Fifty years ago, California Republicans elected the actor Ronald Reagan to be their state’s governor. Decades later, the same party chose Arnold Schwarzenegger for the same job. Four years ago, Clint Eastwood was given a primetime speaking slot at the Republican National Convention, where he delivered a televised address to an empty chair. Six months ago, the RNC featured a speech by the actor Scott Baio. That celebrity endorsement was made in support of the GOP’s new standard-bearer, Donald Trump, who rose to fame via tabloid newspapers and reality television. A decade ago, when Trump wed for the third time, his wedding guests included celebrities P. Diddy, Heidi Klum, Shaquille O’Neal, Billy Joel, and Simon Cowell.

Given all that, it’s strange that Meryl Streep’s criticism of Donald Trump and the predictable enthusiasm it generated among Democrats is generating mockery. “This Meryl Streep speech is why Trump won,” Meghan McCain declared, as if neither Hollywood Democrats nor the Golden Globes existed when Bill Clinton and Barack Obama won; as if Red America doesn’t embrace every B or C list actor who savages its political adversaries; as if America’s unhealthily celebrity-obsessed culture isn’t a fully bipartisan affair. As Sarah Palin told the Anchorage Daily News in 1996, after driving into the city to attend a celebrity appearance by Ivana Trump at a J.C. Penney, we are “so starved for any semblance of glamor and culture.”

Fox News, a network that had no obligation to cover the Golden Globes or the political content of its speeches, repeatedly aired footage of Meryl Streep’s remarks throughout the day, suggesting considerable interest among its viewers. Then one of its hosts, Lisa Boothe, said of celebrities, “Who cares what these people think?”

Ahem:

Trump cares what these people think. A lot.

On Monday, Trump’s senior adviser Kellyanne Conway appeared on at least two television networks to spread various talking points about the Golden Globes. Since the Trump team will be running the executive branch and the military in a matter of days, one wonders how many total hours its members spent on Meryl Streep. Trump will enter office will less experience than any president ever. How did Americans benefit from the fleeting transition hours that he spent with Kanye West? Perhaps the president-elect’s daily intelligence briefings would gain more of his attention if disguised as US Weekly spreads.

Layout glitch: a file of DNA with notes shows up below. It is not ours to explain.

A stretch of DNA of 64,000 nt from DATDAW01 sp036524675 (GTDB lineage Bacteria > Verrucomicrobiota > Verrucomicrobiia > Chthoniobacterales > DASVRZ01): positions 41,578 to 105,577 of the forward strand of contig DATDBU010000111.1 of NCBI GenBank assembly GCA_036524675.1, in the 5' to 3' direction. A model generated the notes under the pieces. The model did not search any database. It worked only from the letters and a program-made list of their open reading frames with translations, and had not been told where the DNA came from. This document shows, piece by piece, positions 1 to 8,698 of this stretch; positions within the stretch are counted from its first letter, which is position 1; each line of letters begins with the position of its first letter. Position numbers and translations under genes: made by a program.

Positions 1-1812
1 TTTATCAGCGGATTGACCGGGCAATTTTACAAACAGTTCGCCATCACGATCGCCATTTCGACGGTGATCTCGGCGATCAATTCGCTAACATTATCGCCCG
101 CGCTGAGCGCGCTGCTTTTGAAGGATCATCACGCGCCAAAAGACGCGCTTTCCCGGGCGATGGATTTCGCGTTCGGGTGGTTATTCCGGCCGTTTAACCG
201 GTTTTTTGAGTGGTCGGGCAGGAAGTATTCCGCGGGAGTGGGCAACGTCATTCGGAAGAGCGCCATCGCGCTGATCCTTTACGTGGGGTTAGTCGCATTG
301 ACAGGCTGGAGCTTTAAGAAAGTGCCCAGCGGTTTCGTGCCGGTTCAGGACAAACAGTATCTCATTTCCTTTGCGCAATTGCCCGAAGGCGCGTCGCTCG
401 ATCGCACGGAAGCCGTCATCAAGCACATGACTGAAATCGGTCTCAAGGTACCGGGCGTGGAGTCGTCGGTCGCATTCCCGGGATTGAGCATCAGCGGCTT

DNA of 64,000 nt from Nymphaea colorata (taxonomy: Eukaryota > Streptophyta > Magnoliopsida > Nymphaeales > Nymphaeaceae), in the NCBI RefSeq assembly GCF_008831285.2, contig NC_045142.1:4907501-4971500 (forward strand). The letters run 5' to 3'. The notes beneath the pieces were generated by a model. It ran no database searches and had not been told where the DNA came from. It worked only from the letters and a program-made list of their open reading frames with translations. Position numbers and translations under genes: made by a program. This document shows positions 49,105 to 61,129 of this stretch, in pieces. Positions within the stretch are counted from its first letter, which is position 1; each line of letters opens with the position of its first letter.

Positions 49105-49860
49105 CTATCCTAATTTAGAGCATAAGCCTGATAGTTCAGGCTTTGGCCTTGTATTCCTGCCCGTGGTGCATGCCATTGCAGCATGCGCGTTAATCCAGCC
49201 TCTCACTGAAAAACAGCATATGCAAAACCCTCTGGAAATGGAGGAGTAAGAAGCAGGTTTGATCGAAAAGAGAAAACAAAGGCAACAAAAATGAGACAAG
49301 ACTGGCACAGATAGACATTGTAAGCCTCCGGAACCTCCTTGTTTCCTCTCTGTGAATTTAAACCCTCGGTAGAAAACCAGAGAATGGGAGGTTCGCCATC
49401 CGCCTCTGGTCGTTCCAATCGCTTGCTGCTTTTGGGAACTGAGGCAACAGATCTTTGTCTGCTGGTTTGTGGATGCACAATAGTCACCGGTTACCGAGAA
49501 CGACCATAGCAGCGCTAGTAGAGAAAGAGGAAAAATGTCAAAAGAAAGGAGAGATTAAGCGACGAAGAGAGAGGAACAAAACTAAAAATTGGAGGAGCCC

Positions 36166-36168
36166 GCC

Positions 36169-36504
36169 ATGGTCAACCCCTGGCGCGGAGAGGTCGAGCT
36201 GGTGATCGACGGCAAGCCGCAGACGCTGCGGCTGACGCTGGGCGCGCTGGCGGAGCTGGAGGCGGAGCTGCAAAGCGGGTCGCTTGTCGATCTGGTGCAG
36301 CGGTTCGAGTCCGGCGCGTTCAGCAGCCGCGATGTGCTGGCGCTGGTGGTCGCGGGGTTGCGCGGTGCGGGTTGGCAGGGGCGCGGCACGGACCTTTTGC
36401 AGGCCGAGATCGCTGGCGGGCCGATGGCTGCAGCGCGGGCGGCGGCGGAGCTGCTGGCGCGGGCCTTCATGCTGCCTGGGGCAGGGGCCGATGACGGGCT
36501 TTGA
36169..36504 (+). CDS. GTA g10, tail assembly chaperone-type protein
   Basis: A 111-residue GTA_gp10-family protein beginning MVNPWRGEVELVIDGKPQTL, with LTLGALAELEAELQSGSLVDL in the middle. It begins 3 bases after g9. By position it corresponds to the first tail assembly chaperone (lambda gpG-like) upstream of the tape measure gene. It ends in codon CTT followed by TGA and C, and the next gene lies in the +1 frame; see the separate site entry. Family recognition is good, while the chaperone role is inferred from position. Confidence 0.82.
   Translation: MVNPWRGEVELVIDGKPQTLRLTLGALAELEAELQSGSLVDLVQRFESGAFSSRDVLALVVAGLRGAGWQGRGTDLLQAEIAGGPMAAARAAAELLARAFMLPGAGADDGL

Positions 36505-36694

Oh, Democrats do lean on celebrity too much for their own good. And as a rule, Hollywood types are not the best source of incisive political commentary. But it’s Republicans who’ve presently made America’s future dependent on the whims of a celebrity-obsessed media hound most famous for hosting The Celebrity Apprentice.

I’m as happy as anyone to criticize actual idiocy from celebrities. But if Hollywood actors deliver remarks that are praiseworthy on substance, they deserve praise. Every American ought to be glad that Streep delivered the core of her message, knowing as we do that A-list celebrities have the president-elect’s attention.

Here is the part of Streep’s speech I’m praising:

This instinct to humiliate when it's modeled by someone in the public... by someone powerful, it filters down into everyone's life because it kind of gives permission for other people to do the same. When the powerful use their position to bully others, we all lose.

Trump’s bullying instinct is undeniable and alarming. And it is a good thing, not a bad thing, for powerful people handed a microphone to reinforce moral opprobrium against it.